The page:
Offshore companies have been used in the past by contractors to reduce tax liabilities. Offshore companies are businesses that are registered and conduct their ‘central management and control’ outside of the UK. The historic benefit of this kind of company structure was that profits are not subject to tax.
But an offshore company cannot protect anyone from IR35, because it simply does not matter where the company is incorporated – offshore companies have to register with HMRC like anyone else and any tax avoidance scam will be carefully scrutinised. Because the government has plugged the gap that previously allowed intermediaries to be used (UK or offshore) IR35 status is determined by the contractors working relationship with the agency and the client and the contracts involved.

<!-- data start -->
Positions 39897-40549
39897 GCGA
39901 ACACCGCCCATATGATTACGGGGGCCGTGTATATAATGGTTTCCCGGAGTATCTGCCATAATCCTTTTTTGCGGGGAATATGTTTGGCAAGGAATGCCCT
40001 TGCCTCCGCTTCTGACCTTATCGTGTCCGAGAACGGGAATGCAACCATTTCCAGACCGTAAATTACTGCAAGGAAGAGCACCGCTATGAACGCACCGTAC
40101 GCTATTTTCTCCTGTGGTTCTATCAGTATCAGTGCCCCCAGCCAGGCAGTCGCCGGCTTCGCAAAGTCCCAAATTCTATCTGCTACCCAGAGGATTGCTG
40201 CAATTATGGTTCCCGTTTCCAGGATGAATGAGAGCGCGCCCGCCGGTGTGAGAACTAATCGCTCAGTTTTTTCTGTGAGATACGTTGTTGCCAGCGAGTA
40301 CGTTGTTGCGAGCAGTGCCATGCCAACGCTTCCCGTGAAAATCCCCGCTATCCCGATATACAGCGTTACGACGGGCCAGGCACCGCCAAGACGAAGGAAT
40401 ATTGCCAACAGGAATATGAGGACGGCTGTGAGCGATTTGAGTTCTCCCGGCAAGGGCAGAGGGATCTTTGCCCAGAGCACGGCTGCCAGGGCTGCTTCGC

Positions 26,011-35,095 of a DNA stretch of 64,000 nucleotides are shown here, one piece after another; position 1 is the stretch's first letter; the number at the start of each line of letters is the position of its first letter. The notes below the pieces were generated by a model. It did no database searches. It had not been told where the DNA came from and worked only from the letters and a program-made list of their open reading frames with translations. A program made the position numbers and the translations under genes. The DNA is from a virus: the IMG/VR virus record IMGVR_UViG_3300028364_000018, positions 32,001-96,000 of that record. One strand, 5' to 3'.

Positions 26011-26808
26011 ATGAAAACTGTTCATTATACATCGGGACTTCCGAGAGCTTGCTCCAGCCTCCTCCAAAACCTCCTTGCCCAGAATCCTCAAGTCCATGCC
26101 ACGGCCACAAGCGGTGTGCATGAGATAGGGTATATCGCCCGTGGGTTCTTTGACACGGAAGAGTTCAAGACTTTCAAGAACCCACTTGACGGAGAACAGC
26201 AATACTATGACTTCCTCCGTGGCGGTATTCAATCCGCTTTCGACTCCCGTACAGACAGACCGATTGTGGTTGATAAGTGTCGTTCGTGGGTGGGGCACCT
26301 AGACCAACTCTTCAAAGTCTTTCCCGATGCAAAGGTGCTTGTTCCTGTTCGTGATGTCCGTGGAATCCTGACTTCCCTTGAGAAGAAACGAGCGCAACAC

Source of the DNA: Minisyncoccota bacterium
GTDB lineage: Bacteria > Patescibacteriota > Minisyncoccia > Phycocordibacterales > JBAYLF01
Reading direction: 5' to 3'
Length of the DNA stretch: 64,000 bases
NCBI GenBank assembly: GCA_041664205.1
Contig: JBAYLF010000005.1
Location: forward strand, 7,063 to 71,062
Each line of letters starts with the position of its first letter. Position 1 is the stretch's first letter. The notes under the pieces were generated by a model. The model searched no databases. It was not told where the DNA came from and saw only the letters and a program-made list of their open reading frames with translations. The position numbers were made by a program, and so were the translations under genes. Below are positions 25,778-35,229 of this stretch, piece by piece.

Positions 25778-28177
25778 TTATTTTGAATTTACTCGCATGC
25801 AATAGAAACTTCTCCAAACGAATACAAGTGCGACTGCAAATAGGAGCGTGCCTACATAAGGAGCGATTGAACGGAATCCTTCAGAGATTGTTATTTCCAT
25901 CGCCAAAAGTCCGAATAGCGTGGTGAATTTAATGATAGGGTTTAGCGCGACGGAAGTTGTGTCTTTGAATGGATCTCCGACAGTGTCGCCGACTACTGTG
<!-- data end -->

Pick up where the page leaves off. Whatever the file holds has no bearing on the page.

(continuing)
Holding money in offshore funds has long been viewed as a route to escaping taxation, with payments coming in the form of distributions, loans and dividends. But recent legislative changes now mean that all income generated in the UK by a UK resident is liable to taxation – whether the income is received or not. Such income now has to be declared on a tax form and so using an offshore fund makes no difference to either tax or IR35 position.
Anyone considering using an offshore company should take very careful, unbiased legal advice from several sources. Some offshore schemes are actually illegal and the threat of fines, prosecutions and back taxes should be enough to put anyone off.